vec4 shadowCoordinateToUse(in vec3 worldSpaceCoords) {
    vec4 ShadowCoordPostW = lightToClipOne * vec4(, 1.0);
    float shadow_map_selector = 0.0f;
    vec2 biasedShadowDimensions = ShadowCoordPostW.xy * 2.0 - 1.0;
    float maxShadowCoordDimension = max(abs(biasedShadowDimensions.x), abs(biasedShadowDimensions.y));
    if (maxShadowCoordDimension >= 0.98f) {
        ShadowCoordPostW = lightToClipTwo * vec4(, 1.0);
        shadow_map_selector = 0.25;
        biasedShadowDimensions = ShadowCoordPostW.xy * 2.0 - 1.0;
        maxShadowCoordDimension = max(abs(biasedShadowDimensions.x), abs(biasedShadowDimensions.y));
        if (maxShadowCoordDimension >= 0.98f) {
            ShadowCoordPostW = lightToClipThree * vec4(, 1.0);
            shadow_map_selector = 0.5;
//bias shadowmap coordinate to centre of nearest texel - reduces flicker
//1024.0 = dimensions of shadowmap texture -> can make adjustable with uniform
    ShadowCoordPostW.xy  = floor(ShadowCoordPostW.xy * 1024.0) / 1024.0 + (0.5/1024.0);
    ShadowCoordPostW.y = (ShadowCoordPostW.y/4.0f)+shadow_map_selector;
    return ShadowCoordPostW;
//inscattered light; not adjusted for nature of media
float inScatter (float d, vec3 lightVector, vec3 cameraVector) {
    vec3 cameraFacing = cameraVector;//get_world_normal();
    vec3 q = -lightVector;//cameraFacing +;
    float b = dot(cameraFacing, q);
    float c = dot(q, q);
    float s = 1.0 / sqrt(c - b*b);
    float l = s * (atan((d + b) * s) - atan(b*s));
    return l;
void main()
    //vector in which to accumulate light//
    vec3 outputColour = vec3(1.0);
    float depthValue = texture(depthBuffer, texCoord).g;
    float z_n = (2.0 * depthValue - 1.0);
    vec4 worldPositionFromDepthBuffer = inv_proj_cam_rot * vec4(texCoord * 2.0 - 1.0, z_n, 1.0);
    vec3 fragmentWorldPosition =;
    vec3 eyeDirection = get_world_normal(); //eye direction in world space
    vec3 sampleWorldSpaceCoords = vec3(0.0);
    float previousResult = 0.0;
    int i = 0;
//loop until reached full distance or until hit geometry
    while (i < numberOfSteps && length (fragmentWorldPosition - sampleWorldSpaceCoords) > 2.0) {
        sampleWorldSpaceCoords = (world_space_camera + eyeDirection * i * world_space_ray_unit);
        vec4 shadowCoord = shadowCoordinateToUse(;
        float lengthInscattered = (i * world_space_ray_unit);
        float inscatteredLight = inScatter(lengthInscattered, normalize(world_space_sunlight), eyeDirection);
//determine if sampled point is in shadow; clamp to max possible inscattered light.
        float shadowMapLength = texture(shadowMap, shadowCoord.xy).r;
        float additive = clamp(sign(shadowMapLength + 0.0005 - shadowCoord.z),  0.0, inscatteredLight); 
//subtracting previous result gives only light scattered by the current sample   
//instead of light scattered in by sample + distance to sample     
        outputColour += vec3(additive - clamp(previousResult, 0.0, 1.0))/numberOfStepSDividedByRayUnit;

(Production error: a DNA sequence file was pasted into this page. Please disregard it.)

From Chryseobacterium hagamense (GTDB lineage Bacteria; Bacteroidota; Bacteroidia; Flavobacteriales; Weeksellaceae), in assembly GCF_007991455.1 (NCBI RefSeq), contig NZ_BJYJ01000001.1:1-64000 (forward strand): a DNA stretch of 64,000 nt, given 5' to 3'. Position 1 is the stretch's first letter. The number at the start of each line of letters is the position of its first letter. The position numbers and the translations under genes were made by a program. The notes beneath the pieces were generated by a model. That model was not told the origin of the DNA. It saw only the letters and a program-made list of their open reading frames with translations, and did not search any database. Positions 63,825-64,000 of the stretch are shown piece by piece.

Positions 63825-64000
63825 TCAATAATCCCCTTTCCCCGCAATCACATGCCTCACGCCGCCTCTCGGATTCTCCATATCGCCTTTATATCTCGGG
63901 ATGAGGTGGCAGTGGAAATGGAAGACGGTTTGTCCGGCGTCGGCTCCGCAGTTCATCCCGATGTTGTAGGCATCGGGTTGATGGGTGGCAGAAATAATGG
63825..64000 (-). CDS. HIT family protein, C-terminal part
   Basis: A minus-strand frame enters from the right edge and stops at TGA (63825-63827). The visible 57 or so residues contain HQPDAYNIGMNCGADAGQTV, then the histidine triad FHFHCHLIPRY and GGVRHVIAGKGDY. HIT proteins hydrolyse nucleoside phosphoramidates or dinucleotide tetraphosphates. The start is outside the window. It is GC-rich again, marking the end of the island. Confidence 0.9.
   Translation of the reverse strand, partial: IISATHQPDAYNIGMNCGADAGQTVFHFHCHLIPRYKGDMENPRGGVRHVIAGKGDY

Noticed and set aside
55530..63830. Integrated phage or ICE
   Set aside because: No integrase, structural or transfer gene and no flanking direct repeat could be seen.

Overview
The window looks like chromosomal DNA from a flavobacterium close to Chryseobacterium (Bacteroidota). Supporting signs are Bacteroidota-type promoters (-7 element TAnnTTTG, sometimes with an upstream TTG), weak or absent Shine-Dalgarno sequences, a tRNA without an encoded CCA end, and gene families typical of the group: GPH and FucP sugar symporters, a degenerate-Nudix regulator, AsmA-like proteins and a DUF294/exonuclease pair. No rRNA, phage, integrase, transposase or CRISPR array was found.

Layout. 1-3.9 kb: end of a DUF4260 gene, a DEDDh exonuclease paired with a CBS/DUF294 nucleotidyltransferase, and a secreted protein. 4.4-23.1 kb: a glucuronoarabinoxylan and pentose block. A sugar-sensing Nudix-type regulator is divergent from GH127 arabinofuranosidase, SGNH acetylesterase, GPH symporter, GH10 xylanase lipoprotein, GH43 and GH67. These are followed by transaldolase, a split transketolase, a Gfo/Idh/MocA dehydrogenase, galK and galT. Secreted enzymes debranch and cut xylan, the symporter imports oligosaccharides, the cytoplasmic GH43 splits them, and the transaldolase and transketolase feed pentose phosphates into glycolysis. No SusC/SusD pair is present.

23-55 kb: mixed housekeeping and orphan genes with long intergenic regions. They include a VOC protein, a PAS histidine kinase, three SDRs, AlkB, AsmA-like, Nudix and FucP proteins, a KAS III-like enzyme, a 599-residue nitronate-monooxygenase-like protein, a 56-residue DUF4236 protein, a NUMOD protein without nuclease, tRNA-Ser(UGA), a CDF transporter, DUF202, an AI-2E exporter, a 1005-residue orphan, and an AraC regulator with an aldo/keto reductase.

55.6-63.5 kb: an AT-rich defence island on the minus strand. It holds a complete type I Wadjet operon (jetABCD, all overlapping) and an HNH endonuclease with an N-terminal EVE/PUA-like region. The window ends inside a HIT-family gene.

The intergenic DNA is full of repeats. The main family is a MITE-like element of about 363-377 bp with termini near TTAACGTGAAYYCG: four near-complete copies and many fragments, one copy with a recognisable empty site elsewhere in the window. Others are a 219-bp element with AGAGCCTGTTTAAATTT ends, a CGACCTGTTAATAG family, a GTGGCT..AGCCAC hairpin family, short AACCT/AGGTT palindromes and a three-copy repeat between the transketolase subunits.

previousResult = inscatteredLight;
        i ++;
    fragColour = vec4(outputColour * outputColour, 1.0);

(NB: updated 04/07/2014 – better shader which removes the need to adjust for rays which travels through the ground by sampling a given length in the depth buffer rather than the entire distance to each sampled point)

Things to note: I use four shadow maps in a cascade rendered one above the other to a 1 x 4 texture. In this case, world depth is in the green channel of the depth texture because reasons but obviously this can be changed to point at the correct representation. This is a regular depth buffer, NOT linearised depth. inv_proj = gluInvertMatrix(projectionMatrix * cameraRotation * cameraPosition). inv_camera = gluInvertMatrix(projectionMatrix * cameraRotation). The code for Variance Shadow Mapping was adapted from Fabien Sanglard’s tutorial.


Here’s a view from the lighting buffer looking through some leaves:
And here’s the same shot with the lighting composited into the rest of the scene:
You can still see rays when you look away from the light:
View perpendicular to light ray direction – still looks reasonable:
And here’s two shots of “sunset”. Note that if you look carefully, you can see a light glow in the valley to the left – that’s inscattered light from behind the hill to the right; this effect works fine even without a visible light source, and can accumulate light from “empty air”.

3 thoughts on “Sunlight volumes and scattering

    1. Yeah, It would be pretty straightforward to put those values in a 3d texture or texture array mapped to world space and look the values up while ray tracing. 3d textures necessarily have to have small dimensions but you really don’t need much spatial resolution for these effects.

      Actually I could look at the world’s heightmap and assume higher humidity for all points where the terrain is below “sea level”.

      Thanks for the suggestion, I will have a crack at that!